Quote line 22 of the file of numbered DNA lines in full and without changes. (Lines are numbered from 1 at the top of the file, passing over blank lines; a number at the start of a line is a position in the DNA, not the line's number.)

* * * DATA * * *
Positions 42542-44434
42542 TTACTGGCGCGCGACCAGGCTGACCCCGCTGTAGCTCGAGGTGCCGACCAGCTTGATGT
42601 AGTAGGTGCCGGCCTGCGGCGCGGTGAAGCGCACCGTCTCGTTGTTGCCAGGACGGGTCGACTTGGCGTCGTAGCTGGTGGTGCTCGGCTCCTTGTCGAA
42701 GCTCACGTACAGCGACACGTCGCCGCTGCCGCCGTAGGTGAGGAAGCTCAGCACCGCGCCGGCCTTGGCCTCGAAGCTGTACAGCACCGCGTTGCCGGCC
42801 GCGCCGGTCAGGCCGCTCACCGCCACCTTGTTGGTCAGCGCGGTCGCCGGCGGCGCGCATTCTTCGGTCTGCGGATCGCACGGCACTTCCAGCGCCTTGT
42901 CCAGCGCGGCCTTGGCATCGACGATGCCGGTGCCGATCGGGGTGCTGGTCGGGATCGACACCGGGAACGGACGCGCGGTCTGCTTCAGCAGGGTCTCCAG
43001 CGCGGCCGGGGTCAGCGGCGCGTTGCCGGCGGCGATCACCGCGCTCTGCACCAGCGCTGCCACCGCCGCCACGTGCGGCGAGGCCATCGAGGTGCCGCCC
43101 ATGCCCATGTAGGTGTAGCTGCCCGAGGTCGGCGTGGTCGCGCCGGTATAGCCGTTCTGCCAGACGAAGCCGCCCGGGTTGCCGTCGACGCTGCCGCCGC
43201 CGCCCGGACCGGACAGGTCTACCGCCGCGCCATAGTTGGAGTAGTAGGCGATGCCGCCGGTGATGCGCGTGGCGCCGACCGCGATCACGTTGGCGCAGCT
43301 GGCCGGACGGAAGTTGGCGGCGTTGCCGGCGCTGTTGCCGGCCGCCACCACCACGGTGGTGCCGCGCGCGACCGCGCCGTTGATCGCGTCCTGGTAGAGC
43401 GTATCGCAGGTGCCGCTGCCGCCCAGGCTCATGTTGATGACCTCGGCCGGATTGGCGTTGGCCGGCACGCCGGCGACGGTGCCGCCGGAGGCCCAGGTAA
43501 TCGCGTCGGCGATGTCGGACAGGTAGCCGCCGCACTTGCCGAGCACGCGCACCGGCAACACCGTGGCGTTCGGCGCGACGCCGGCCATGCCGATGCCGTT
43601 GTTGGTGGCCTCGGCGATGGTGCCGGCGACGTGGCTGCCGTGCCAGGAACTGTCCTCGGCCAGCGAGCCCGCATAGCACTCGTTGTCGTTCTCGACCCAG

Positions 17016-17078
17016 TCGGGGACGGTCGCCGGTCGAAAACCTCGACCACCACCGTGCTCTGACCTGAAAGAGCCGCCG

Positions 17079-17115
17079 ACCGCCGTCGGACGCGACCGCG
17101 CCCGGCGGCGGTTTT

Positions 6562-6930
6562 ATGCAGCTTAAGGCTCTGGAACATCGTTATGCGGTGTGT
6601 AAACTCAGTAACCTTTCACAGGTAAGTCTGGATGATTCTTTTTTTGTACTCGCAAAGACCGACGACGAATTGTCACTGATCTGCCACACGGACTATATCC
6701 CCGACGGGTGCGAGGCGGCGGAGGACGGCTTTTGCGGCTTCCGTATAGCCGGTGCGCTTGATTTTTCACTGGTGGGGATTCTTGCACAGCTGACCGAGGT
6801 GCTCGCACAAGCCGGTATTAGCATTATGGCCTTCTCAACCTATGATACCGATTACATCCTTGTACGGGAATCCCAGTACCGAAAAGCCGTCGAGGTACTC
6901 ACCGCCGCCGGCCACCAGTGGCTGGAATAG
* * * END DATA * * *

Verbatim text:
6701 CCGACGGGTGCGAGGCGGCGGAGGACGGCTTTTGCGGCTTCCGTATAGCCGGTGCGCTTGATTTTTCACTGGTGGGGATTCTTGCACAGCTGACCGAGGT